Ireland has some of the most beautiful beach coastlines in the world, and come rain or shine, hundreds will venture out towards the sand and surf. From the early morning dog-walkers to those who squeeze in a run before they hit the office (how though?) to excited kids at the weekend, busy collecting seashells on the seashore. In their natural state, our beaches are breathtaking but it's no secret that we need to be doing more to keep them clean.
To this end, Coca-Cola and Centra just organised the Big Beach Clean initiative for the eighth year running. Organised and run by An Taisce’s Clean Coast programme and Keep Northern Ireland Beautiful in both Ireland and Northern Ireland, each year sees thousands of volunteers from around the country turn out to rid our beaches of litter. And to give you an idea of just how much this initiative is needed, back at a Clean Up day in just June of this year, more than 23 tonnes of litter was removed from the island’s coastline – that's over 3,500 bags!
We sat down with musician, TV presenter and avid surfer Kian Egan who spoke to us about going green, encouraging everyone to get involved and pushing back unexpectedly in the name of the environment – even when it comes to eating on-the-go.
Kian Egan will be the first one to tell you he lives on the beach. "I do," he says. "Because I spend so much time surfing and just in that environment, I see first-hand, just how dirty the beaches get – and how big an issue it is." This was his second year running involved with The Big Beach Clean and he says the damage starts at the simple level of waste – that's materials or rubbish that's non-renewable – getting strewn over and lodged in the sand, which then ends up in the sea, spreading the contamination and endangering the animals in it.
"It's really about education. If people aren't aware of the damage that might be caused by the waste they throw away, the materials they choose to use, how will things change? And it isn't just about this generation – it's about educating the next and showing them what it really means when we clean our beaches."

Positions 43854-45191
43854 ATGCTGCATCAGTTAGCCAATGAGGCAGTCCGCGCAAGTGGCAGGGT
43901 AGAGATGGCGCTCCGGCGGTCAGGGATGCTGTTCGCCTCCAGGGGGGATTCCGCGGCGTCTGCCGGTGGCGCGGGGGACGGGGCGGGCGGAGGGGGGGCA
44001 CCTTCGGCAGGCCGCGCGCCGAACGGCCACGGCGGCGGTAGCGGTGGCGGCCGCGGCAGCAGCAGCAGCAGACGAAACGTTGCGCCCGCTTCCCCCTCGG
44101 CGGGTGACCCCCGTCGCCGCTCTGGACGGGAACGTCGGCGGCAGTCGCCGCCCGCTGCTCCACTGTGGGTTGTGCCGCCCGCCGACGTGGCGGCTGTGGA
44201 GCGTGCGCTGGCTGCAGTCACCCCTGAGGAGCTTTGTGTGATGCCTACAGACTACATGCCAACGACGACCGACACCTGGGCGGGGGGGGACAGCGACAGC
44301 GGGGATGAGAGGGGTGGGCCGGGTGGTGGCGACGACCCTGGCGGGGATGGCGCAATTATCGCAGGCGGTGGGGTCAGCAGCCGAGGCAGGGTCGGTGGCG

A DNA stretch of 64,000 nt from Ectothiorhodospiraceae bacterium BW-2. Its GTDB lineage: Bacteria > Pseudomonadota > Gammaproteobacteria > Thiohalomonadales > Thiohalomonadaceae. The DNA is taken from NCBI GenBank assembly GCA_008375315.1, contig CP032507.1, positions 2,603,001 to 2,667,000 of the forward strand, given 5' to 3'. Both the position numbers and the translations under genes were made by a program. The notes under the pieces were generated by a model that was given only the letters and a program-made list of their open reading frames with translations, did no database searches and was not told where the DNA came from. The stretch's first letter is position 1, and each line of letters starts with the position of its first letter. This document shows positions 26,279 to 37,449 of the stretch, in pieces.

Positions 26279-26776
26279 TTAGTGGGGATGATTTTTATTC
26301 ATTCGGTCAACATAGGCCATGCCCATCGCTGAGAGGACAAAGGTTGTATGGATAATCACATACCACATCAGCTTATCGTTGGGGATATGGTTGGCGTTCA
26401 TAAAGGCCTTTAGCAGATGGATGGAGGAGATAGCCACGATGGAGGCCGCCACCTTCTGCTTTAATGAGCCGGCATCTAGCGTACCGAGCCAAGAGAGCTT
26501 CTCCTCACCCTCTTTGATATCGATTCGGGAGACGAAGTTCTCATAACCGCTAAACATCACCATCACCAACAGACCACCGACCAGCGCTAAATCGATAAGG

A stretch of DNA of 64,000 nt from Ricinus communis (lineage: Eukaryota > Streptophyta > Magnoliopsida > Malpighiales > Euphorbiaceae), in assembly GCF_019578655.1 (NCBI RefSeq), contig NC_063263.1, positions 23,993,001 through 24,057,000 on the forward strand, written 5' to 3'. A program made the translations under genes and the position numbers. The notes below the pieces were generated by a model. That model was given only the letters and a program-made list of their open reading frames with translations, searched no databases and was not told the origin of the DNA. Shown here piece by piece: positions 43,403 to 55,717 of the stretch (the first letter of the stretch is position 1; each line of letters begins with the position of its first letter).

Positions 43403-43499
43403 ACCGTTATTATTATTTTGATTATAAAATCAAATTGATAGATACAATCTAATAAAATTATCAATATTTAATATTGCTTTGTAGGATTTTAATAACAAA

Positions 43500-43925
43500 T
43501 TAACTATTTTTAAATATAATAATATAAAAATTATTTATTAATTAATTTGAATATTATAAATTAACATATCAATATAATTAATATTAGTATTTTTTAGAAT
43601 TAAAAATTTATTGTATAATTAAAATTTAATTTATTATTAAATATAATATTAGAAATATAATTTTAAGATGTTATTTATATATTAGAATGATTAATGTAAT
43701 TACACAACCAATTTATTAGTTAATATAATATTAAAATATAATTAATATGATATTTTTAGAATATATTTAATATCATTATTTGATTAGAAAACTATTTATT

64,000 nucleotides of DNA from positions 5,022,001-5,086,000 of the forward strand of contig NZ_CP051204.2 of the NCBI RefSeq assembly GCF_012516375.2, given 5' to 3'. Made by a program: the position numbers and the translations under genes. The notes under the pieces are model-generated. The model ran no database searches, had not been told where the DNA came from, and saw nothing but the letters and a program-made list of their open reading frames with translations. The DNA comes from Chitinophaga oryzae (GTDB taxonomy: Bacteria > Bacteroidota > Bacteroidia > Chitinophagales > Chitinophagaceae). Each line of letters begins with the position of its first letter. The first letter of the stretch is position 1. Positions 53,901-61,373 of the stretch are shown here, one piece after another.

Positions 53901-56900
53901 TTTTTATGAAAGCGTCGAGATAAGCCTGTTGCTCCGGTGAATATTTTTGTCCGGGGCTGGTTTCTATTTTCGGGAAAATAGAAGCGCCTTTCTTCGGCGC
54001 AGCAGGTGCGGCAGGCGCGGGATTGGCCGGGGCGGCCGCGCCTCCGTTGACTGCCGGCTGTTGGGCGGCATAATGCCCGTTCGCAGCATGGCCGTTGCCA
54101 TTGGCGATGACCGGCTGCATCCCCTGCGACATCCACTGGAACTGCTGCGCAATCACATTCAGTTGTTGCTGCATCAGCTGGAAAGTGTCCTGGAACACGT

And how does he do this? "I'm a surfer, so I'd bring stuff home or tell the kids – Kian is a doting dad to Koa, Zekey and Cobi and lives with his brood and wife Jodi Albert in Sligo – the importance of why we're bringing X and Y home to dispose of properly and get them involved." He explained his son came home from school and told his parents he wanted to live in a 'plastic-free house,' and he then used the opportunity to tell him the importance of not using some plastic just because it's there, but also why some plastic will always be needed.
"Again, it's all about education," he continued. "Telling the kids why they don't need a straw with a drink to explaining that the baby's bottle which will get re-used time and time again is plastic that's used in an effective way."
We talk of trends and how it seems to be of the moment to 'go green' but Kian admits that the problem lies in the fact that some might even see it as one. "I would hope it isn't a trend at all but becoming the norm by doing simple things that would make a difference."
And these simple things can range from outlets like Nandos, who insist that you can use a straw but you have to ask for one first (and who wants to be that person? Cringe!) to cafes and restaurants encouraging their customers to fill up re-useable coffee cups as opposed to grabbing a paper cup every single time – something that we're seeing more and more of these days.
It's also about trying to challenge the status quo, Kian admits, even on the very small details.
"I was getting a salad one day and I noticed almost everything around me was made of plastic. So, I asked for a wooden fork instead. The manager looked taken aback at even that. I'm not saying everyone has to challenge people in this way or push back all the time but it's doing this kind of thing that creates awareness and keeps change happening. Even this year, we're collecting more litter and waste than we ever have, so it's not going unnoticed; people are making a conscious effort to get involved."
Main Photo via Facebook